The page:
MAN PrimeServ, the after-sales brand of MAN Energy Solutions, has signed a five-year service agreement for a new 200 MW power plant near Phnom Penh.
The contract was signed with Cambodian O&M company SchneiTec, which is responsible for the C7 power plant owned by Cambodian utility Electricite Du Cambodge (EDC) and constructed by MAN Energy Solutions.
The plant is powered by 11 × MAN 18V51/60DF engines. The five-year agreement covers the supply of OEM spare parts, specialist services and digital solutions, all aimed at improving the power-plant’s uptime to ensure a reliable energy supply for Phnom Penh.
MAN PrimeServ is partnering with SchneiTec to ensure the efficient planning of maintenance services during the plant’s lifecycle.
Michael Filous, vice president and head of PrimeServ O&M said the company was “grateful to have the opportunity to secure a reliable power supply for the people of Phnom Penh.”
SchneiTec and EDC will utilise MAN’s digital-service solution – PrimeServ Assist – which supports the efficient operation of power plants.
Engine operation will be remotely monitored 24/7 by dedicated service experts, with the customer notified immediately in the event of critical deviations in engine performance.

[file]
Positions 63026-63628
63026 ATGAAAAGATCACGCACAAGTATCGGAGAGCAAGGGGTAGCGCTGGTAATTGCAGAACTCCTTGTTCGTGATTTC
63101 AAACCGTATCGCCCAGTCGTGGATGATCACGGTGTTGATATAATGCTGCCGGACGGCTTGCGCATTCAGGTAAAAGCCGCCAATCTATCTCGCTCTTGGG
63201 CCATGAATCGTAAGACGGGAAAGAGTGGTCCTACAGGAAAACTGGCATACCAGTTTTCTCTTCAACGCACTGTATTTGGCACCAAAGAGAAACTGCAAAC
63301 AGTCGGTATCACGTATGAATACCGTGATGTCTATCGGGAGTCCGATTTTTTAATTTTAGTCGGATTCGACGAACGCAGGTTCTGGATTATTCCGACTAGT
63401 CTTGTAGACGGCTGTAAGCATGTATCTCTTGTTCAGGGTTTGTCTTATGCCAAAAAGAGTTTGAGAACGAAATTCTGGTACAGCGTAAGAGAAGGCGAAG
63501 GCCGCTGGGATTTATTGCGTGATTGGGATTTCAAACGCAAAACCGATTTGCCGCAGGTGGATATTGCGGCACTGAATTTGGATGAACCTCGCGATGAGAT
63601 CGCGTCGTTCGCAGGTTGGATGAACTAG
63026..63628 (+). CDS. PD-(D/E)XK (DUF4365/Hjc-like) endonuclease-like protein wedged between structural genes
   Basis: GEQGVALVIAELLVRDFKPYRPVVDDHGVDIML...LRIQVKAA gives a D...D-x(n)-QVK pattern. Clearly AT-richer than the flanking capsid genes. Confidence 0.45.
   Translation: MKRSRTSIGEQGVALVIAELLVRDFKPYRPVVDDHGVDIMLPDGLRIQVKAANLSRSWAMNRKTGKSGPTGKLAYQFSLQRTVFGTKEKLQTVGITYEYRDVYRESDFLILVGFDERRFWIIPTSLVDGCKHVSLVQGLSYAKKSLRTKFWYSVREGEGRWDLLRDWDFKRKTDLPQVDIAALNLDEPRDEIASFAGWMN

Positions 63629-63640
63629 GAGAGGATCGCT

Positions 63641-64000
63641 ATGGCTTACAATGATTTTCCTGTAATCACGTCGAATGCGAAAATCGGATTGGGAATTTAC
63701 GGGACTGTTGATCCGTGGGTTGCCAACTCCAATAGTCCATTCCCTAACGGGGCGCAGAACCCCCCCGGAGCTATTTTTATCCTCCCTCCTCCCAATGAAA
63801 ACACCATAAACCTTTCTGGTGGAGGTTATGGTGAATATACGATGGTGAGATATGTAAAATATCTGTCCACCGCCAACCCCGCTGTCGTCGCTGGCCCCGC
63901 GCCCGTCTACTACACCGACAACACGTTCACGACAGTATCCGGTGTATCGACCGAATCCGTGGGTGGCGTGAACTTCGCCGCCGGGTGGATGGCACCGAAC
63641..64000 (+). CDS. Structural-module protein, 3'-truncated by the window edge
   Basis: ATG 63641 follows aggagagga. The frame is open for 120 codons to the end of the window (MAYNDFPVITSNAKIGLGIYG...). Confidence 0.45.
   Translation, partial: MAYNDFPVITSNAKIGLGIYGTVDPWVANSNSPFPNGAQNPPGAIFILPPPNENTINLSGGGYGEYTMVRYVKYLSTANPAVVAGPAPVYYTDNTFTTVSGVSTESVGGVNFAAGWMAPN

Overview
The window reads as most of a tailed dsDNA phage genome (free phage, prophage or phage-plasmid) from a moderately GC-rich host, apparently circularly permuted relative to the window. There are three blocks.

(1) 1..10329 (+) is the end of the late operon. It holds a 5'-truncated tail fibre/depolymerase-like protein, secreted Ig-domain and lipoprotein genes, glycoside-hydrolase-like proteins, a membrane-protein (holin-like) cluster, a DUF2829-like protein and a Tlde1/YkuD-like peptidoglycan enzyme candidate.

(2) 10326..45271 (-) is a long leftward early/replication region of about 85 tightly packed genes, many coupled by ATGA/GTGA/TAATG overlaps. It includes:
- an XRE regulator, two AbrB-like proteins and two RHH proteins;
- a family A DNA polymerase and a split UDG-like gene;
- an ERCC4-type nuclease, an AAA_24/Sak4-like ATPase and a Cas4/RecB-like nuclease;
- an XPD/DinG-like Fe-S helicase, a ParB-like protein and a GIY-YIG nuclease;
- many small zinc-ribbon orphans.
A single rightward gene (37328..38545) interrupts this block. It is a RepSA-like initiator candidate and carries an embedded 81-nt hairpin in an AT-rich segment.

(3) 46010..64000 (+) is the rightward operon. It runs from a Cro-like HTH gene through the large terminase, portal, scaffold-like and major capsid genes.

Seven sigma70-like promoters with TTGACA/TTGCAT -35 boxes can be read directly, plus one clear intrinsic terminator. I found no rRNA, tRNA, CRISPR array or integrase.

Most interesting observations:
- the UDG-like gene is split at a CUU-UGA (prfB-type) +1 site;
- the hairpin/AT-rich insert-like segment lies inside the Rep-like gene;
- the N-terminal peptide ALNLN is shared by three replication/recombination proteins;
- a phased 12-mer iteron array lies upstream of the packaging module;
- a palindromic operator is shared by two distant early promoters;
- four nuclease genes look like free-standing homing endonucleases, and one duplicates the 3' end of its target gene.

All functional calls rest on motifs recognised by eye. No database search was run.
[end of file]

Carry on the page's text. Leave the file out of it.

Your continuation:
The EDC C7 power plant is to play an important role in meeting Cambodia’s electricity shortage.
Cambodia has embarked on the construction of numerous power plants, ranging from coal to hydro in its quest to be energy sufficient and eliminate the frequent brownouts which occurs throughout the country, especially during the peak of the dry season.
In September of this year, SchneiTec had also signed a 5-year maintenance deal for the C7 power plant.
It was previously announced the project will cost $380 million – $300 million to be lent by the government and the rest coming from the state-run Electricite Du Cambodge’s budget.
The construction of the power project started in October 2019. It is composed of two plants. One will be powered by a 200mW generator from Finnish firm Wartsila. This plant is being developed by Chinese firm CGGC.
The second plant will use another 200mW generator, this time from Germany’s Man Group. It is being built by China National Heavy Machinery Corp (CHMC).
This article was first published in Khmer Times. All contents and images are copyright to their respective owners and sources.